Iran's President-elect Ebrahim Raisi speaks during a press conference in Tehran, Iran, June 21, 2021.
Iran's President-elect Ebrahim Raisi speaks during a press conference in Tehran, Iran, June 21, 2021.

Iran’s new hard-line President-elect, Ebrahim Raisi, said Monday he would not negotiate over limiting Tehran’s ballistic missile program or its support for regional militia proxy forces.

In addition, Raisi told reporters in Tehran that he would not meet with U.S. President Joe Biden as the United States attempts to rejoin the 2015 international pact to restrain Iran from developing a nuclear weapon.

Later, the White House dismissed any concern about not having a Raisi-Biden meeting.  

"We don't currently have diplomatic relations with Iran or any plans to meet with the leader at the leader level, so it's unclear that anything has actually changed on that front," Biden press secretary Jen Psaki told reporters. 

Psaki said Biden's view remains that Iran's Supreme Leader, Ayatollah Ali Khamenei, is the country's ultimate ruler and will make any decisions on revising and extending the nuclear pact. 

WATCH: New Iranian President will not meet with Biden 

At his first news conference following his victory in last week’s presidential election, Raisi called himself a "defender of human rights" when he was asked about his involvement in the 1988 mass execution of about 5,000 people.  

U.S. sanctions linked to the killings from three decades ago remain in place against him, even as he is set to assume the Iranian presidency in about six weeks. 

An ultraconservative Shiite cleric, Raisi served on what became known as “death commissions” that ordered executions after sham trials of political prisoners, militants and others.

"I am proud of being a defender of human rights and of people's security and comfort as a prosecutor wherever I was," he said. "All actions I carried out during my office were always in the direction of defending human rights," he added. "Today in the presidential post, I feel obliged to defend human rights."

Psaki said that Raisi "will first be held accountable for ... violations of human rights on his watch. Going forward, we strongly urge the Iranian government, regardless of who's in power, to release political prisoners, improve respect for human rights and fundamental freedoms for all Iranians."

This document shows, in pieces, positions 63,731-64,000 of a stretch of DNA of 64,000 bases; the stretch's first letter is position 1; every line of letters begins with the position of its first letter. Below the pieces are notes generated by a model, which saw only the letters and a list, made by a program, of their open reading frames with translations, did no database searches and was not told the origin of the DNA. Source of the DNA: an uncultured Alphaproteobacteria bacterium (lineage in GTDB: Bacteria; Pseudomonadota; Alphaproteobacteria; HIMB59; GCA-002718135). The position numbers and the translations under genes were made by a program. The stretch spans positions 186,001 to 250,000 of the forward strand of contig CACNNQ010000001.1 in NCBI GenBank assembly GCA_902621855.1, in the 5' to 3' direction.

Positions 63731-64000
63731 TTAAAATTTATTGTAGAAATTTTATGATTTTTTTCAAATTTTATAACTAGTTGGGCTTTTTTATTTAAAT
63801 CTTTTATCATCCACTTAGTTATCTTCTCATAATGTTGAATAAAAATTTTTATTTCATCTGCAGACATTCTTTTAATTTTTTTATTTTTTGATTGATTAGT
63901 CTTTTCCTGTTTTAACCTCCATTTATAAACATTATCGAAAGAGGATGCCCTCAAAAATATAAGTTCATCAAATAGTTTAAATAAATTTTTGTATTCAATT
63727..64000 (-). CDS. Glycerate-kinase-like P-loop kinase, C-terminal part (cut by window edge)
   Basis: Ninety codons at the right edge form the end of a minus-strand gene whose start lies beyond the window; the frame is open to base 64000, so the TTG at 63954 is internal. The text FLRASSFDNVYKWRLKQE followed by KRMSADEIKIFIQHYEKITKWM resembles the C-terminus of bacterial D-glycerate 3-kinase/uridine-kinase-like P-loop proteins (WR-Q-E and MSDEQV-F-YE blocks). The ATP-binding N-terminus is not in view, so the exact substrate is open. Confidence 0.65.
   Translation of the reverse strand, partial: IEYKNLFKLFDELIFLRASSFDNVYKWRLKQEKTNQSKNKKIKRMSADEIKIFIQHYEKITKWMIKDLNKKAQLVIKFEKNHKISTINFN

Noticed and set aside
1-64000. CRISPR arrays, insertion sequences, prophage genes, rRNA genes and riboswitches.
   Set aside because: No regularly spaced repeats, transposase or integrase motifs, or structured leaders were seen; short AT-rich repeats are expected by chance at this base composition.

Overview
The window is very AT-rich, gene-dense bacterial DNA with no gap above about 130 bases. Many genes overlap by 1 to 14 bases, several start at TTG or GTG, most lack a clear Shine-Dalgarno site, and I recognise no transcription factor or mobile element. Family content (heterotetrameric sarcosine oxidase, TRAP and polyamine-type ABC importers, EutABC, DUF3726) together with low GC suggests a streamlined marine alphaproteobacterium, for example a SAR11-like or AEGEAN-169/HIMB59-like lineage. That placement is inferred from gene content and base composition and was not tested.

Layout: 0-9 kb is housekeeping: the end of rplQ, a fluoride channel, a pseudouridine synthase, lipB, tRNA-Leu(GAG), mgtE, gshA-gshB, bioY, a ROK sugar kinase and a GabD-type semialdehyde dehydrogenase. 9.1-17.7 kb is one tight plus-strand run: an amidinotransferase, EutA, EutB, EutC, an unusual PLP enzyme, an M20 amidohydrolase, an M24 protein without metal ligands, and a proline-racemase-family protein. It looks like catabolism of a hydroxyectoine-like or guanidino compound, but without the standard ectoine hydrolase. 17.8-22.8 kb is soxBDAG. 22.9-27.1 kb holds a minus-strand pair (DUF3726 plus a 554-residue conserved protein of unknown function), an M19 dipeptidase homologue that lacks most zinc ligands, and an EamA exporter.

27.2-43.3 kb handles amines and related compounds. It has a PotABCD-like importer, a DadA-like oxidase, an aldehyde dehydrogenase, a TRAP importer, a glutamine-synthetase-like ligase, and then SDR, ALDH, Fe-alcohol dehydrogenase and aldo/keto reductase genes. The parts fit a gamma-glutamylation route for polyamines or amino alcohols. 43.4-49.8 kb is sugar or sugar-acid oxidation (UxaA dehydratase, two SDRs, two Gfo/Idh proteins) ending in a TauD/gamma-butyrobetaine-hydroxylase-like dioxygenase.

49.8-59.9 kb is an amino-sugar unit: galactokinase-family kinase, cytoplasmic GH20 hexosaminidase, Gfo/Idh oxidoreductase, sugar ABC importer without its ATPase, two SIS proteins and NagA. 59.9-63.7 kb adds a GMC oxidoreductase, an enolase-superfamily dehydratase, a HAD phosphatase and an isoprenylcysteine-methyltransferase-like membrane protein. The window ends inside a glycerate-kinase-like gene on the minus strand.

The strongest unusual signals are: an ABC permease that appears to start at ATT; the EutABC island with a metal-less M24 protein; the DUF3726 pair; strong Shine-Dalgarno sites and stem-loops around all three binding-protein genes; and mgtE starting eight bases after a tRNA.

The administration of former U.S. President Donald Trump said the nuclear deal was not tough enough and withdrew the U.S. from the agreement three years ago while also renewing crippling economic sanctions against Iran. 

Raisi, a protégé of Khamenei, took a defiant stance against Washington, saying, "The U.S. is obliged to lift all oppressive sanctions against Iran." 

As the U.S. and five other international powers negotiate new terms of the nuclear pact with Tehran, Raisi said any discussions about its ballistic missile program and its support of regional militias were "nonnegotiable." 

Tehran's fleet of military aircraft dates largely to before the 1979 Islamic Revolution. This has forced Iran to buy missiles to defend itself against its regional Arab foes, which have over decades bought billions of dollars in American arms. Iran also supports militias such as Yemen's Houthis and Lebanon's Hezbollah to act against enemies such as Saudi Arabia and Israel, respectively.

U.S. national security adviser Jake Sullivan told ABC News' This Week show on Sunday that it is a "paramount priority" for the United States to keep Iran from developing a nuclear weapon. 

Sullivan downplayed Raisi's election as a controlling force in the country, because of Khamenei's ultimate authority. 

With the U.S. out of the international pact, Iran has been exceeding the agreement's mandates, enriching uranium at 60%, its highest levels ever, although that is still short of weapons-grade levels. 

After negotiators met Sunday in Vienna, representatives of the world powers returned to their capitals for consultations.  

Raisi called sanctions relief "central to our foreign policy" and demanded that the U.S. "return and implement your commitments" in the deal.

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